Last July I saw The Architects play a show here in Kansas City where they opened for Murphy’s Law and Rancid. A music reviewer in town described the show best when he wrote, “Starting a three-hour show with a band like The Architects is like starting a hockey game with a bench-clearing brawl.” This quote pretty much sums up the band. So do the T-Shirts the band sold at their merch table. The T-shirts didn’t feature the band name. They were plain, black, and carried a very simple message across the front: “Stones > Beatles”.
The Architects merge punk, blues, and straight-up rock & roll and they play it without barring any holds or taking any prisoners. They are cocky and charismatic.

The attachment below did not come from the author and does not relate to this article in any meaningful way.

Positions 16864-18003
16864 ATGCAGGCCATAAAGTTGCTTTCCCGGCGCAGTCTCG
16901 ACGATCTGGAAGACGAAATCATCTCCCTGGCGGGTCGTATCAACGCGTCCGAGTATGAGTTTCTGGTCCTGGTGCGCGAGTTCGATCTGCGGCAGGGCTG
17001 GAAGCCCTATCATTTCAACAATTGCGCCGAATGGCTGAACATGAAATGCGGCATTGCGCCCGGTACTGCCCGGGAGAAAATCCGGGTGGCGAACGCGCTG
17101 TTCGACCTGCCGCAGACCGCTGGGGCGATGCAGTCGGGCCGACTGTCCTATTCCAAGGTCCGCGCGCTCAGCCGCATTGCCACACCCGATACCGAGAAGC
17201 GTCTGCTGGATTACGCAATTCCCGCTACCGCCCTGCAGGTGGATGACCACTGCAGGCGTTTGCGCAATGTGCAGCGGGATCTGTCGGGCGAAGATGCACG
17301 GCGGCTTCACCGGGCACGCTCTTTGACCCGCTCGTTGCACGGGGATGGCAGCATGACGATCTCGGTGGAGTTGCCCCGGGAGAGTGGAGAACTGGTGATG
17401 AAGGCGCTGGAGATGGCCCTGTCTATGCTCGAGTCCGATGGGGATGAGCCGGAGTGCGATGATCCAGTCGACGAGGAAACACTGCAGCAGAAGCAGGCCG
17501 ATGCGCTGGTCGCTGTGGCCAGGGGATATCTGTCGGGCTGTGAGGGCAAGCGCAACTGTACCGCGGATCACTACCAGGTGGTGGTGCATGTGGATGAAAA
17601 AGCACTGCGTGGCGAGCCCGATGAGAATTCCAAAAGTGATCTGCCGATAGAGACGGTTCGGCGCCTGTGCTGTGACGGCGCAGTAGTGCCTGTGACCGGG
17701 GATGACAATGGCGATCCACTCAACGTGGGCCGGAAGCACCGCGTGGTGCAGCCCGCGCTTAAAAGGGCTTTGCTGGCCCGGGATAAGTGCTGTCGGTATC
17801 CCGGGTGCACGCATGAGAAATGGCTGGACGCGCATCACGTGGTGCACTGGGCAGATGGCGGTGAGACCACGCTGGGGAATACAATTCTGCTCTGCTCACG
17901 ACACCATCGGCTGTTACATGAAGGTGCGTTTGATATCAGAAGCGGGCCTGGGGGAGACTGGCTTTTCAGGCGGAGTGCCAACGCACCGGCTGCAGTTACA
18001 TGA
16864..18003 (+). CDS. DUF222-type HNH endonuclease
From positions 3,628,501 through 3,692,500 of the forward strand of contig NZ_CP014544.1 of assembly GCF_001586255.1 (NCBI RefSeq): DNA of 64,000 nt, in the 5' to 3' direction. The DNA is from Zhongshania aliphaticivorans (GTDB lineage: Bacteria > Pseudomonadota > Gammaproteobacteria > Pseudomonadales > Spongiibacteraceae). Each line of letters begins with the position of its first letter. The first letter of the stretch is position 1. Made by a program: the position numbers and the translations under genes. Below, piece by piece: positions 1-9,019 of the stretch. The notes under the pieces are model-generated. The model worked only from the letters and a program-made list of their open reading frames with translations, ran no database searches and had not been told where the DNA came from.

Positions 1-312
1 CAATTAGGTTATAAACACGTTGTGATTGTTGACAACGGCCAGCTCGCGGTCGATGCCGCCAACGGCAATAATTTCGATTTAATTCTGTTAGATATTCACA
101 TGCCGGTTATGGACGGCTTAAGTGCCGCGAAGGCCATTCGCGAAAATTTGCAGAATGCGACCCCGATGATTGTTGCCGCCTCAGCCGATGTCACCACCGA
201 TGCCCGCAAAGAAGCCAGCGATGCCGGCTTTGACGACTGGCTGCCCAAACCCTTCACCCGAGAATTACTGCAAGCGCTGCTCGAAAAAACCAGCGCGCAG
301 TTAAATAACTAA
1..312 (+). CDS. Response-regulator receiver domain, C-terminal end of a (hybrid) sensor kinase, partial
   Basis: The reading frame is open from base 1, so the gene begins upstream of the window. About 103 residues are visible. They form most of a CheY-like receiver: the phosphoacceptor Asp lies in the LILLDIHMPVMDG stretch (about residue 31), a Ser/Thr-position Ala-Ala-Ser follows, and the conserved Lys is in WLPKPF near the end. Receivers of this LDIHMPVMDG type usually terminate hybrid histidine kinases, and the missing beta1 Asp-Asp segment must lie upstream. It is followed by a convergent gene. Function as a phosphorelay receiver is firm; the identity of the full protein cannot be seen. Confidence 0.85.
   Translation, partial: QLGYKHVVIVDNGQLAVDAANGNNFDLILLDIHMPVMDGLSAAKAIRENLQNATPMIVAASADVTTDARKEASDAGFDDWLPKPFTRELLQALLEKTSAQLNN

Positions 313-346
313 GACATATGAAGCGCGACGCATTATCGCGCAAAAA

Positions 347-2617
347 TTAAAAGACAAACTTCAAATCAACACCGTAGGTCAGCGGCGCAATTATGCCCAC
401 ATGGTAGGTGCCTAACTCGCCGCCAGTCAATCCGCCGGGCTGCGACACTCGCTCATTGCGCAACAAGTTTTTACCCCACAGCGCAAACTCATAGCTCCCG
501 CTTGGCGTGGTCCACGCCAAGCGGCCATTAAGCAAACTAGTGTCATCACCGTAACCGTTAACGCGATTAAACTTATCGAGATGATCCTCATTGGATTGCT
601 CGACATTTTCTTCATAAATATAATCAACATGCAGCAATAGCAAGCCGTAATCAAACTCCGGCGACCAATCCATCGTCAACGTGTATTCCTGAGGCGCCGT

Way back in week 20 I wrote about another song by The Architects, a song called “Widow’s Walk.” Both that song and this week’s are off The Architects’ sophomore album, Revenge. Writing about that song, I identified it as falling within the punk genre of songs that speak about the importance of acting as sentinel or watch-dog.
“Don’t Call It A Ghetto” is The Architects’ feature-song in their live performances. The song is full of bravado and gets the crowd sweating. The song is also the band’s homage to their hometown of Kansas City, especially the area of the city known as Hyde Park which is located directly between the upscale locations of Crown Center and the Plaza.
The song is foul-mouthed and feisty, proud and defiant. At one point, singer Brandon Phillips spits out the best line of the song, “If dreams were like bombs, I’d be Hezbollah. And no, I’m not afraid of that metaphor.” You can’t just find punk-ridden angst like that anywhere.
You can check out the video of the song here. You can watch a video of them playing the song live here. You can also listen to their music on their myspace page.